Pesticides Inflict Lasting Damage on Developing Brains, EU Report Finds

Pesticides Damaging to Developing Brains, EU Report Finds

Pesticide residue – specifically, a group of chemicals common in many pesticides called organophosphate metabolites — detected in pregnant women led to increased risks of “adverse mental development” in children years after exposure, finds a new report commissioned by European Parliament.

By age two, children exposed in utero showed signs of delayed mental development; at ages three-and-a-half and five-year-old, there were signs of attention problems; and at seven, the children showed signs of “poorer intellection development.”

The EU report also looked at other recent research on pesticide exposure and found that an estimated 13 million IQ points are lost amongst EU citizens annually as a direct result of pesticide exposure, costing the EU approximately $140 billion annually (€125bn). But that number may be much higher, says the Independent, as the report “failed to take into account the possible impact of pesticides on diseases like Parkinson’s, diabetes and some types of cancer.”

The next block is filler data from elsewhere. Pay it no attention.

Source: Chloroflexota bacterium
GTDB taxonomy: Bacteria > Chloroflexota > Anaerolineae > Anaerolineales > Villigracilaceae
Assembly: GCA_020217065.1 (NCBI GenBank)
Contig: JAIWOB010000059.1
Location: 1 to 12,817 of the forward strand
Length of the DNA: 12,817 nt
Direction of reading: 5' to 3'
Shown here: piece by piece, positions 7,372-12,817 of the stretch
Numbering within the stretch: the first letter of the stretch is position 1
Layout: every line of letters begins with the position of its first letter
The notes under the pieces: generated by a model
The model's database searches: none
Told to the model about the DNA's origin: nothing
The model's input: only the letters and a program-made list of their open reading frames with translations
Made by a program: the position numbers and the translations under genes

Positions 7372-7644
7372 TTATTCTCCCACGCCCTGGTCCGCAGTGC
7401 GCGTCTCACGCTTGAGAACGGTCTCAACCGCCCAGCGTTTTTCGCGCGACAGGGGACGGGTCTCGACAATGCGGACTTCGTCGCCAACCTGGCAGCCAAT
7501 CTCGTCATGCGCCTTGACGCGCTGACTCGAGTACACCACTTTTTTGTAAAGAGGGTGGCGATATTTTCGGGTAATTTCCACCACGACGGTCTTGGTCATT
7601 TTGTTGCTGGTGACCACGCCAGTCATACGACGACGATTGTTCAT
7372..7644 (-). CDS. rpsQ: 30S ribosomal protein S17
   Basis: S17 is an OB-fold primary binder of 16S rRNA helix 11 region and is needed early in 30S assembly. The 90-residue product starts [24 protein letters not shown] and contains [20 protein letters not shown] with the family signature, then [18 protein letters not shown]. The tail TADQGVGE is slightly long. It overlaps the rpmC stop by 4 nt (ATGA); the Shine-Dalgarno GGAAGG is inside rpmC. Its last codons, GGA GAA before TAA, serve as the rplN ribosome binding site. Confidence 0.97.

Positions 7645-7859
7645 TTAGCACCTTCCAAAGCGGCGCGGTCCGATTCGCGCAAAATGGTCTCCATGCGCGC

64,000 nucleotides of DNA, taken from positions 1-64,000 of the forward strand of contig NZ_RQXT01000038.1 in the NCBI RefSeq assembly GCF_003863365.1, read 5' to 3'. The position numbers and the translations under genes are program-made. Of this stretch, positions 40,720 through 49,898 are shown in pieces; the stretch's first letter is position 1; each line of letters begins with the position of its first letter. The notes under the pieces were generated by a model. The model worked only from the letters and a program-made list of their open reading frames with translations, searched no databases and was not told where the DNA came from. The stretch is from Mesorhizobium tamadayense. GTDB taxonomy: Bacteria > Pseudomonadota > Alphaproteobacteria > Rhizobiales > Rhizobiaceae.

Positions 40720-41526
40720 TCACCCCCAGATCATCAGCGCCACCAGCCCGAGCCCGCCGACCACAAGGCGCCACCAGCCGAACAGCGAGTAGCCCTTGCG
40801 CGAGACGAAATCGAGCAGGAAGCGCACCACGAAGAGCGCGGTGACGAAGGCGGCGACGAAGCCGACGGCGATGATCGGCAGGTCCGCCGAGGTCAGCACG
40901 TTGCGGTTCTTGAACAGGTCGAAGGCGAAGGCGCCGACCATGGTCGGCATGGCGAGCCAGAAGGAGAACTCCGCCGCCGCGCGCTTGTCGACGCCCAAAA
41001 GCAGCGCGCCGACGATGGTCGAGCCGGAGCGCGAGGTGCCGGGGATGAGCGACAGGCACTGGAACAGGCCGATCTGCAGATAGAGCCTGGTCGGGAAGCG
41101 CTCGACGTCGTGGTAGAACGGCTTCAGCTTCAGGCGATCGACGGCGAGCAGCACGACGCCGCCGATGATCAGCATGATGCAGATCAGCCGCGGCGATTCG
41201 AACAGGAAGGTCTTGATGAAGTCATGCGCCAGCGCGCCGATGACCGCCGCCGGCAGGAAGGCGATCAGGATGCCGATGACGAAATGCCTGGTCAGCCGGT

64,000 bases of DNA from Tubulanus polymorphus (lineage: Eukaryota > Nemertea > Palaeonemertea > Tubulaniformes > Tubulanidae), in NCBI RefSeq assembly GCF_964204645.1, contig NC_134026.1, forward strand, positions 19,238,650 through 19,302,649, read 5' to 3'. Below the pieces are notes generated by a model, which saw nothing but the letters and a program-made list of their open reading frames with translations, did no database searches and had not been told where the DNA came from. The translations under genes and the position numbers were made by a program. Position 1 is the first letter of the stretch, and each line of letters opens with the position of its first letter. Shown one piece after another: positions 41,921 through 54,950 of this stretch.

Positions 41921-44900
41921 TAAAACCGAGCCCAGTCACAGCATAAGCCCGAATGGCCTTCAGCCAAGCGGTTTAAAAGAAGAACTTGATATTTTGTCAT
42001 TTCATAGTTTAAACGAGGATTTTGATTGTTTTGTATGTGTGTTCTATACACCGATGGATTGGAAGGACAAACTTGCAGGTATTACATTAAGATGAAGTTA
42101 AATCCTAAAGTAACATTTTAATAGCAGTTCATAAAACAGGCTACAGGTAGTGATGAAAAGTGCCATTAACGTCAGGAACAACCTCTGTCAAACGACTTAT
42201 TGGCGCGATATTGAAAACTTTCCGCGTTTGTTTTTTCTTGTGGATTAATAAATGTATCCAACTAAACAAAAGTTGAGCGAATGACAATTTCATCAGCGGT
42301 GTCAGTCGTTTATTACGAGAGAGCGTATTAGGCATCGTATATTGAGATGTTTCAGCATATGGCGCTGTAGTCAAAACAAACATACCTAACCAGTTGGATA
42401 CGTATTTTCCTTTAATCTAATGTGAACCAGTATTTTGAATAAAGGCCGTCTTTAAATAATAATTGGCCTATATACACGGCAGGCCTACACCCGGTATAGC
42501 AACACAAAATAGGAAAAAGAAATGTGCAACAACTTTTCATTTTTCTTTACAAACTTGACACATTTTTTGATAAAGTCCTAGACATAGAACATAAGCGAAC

Parliament questioned the regulatory process for pesticides despite the current risk assessments conducted on pesticides, “important gaps remain,” they said.

“At least 100 different pesticides … [are] known to cause adverse neurological effects in adults and all of these substances must therefore be suspected of being capable of damaging developing brains as well,” they added.

Consumption of organic food is linked to a decreased risk of developmental issues, notes the researchers, and the “potential risks to human health are largely avoided.”

The report also found environmental benefits in choosing organic food. It also found a link between organic food consumption and decreased risk of allergic diseases as well as “potential benefits for overweight or obesity people.”

Pesticide use has also been linked to declining bee populations worldwide, in a condition known as colony collapse disorder. The EU restricted the use of certain pesticides in the neonicotinoid class for their connection to poor bee health.

A recent report found the global herbicide market will hit more than $34 billion by 2022. It surpassed $23 billion in 2016.

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